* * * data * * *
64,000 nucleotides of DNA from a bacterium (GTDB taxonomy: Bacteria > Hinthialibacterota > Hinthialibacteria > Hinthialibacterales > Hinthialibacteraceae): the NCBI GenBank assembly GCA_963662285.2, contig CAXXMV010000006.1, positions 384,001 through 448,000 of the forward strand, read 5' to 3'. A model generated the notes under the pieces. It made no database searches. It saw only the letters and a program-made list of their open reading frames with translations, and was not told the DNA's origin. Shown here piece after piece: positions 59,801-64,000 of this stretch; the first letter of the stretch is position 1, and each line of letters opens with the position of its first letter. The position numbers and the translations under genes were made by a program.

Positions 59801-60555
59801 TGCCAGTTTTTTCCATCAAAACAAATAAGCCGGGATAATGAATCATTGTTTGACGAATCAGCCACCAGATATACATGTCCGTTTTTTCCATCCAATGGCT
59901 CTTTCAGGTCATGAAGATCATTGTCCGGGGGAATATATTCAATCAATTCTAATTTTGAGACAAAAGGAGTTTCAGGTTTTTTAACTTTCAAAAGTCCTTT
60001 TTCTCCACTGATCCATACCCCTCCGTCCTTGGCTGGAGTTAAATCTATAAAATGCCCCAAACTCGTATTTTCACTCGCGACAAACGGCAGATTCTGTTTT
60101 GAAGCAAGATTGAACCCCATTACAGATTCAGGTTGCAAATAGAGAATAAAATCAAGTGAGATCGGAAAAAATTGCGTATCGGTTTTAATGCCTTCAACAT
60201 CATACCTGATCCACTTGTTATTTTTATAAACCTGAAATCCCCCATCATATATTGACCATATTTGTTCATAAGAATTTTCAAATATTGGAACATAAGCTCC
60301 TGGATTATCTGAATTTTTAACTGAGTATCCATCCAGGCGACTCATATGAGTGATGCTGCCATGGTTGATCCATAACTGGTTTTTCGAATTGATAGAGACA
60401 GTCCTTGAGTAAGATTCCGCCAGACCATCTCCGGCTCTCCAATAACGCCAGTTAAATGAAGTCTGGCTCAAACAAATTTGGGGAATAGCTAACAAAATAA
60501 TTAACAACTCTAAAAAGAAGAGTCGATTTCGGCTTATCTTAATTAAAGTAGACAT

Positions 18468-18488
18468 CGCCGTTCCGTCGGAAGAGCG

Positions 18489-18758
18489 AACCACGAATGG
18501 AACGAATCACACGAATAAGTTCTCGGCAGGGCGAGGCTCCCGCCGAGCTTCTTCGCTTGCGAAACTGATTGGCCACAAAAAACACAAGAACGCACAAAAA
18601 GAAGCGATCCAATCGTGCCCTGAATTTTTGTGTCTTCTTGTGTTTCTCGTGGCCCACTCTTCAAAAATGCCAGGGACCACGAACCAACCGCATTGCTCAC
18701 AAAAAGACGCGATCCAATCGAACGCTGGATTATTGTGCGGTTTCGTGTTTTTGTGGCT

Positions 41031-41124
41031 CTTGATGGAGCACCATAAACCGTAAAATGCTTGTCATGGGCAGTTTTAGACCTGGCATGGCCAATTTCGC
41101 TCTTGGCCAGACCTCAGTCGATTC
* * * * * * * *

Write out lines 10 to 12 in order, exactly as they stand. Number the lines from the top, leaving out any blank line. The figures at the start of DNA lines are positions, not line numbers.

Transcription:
60501 TTAACAACTCTAAAAAGAAGAGTCGATTTCGGCTTATCTTAATTAAAGTAGACAT

Positions 18468-18488
18468 CGCCGTTCCGTCGGAAGAGCG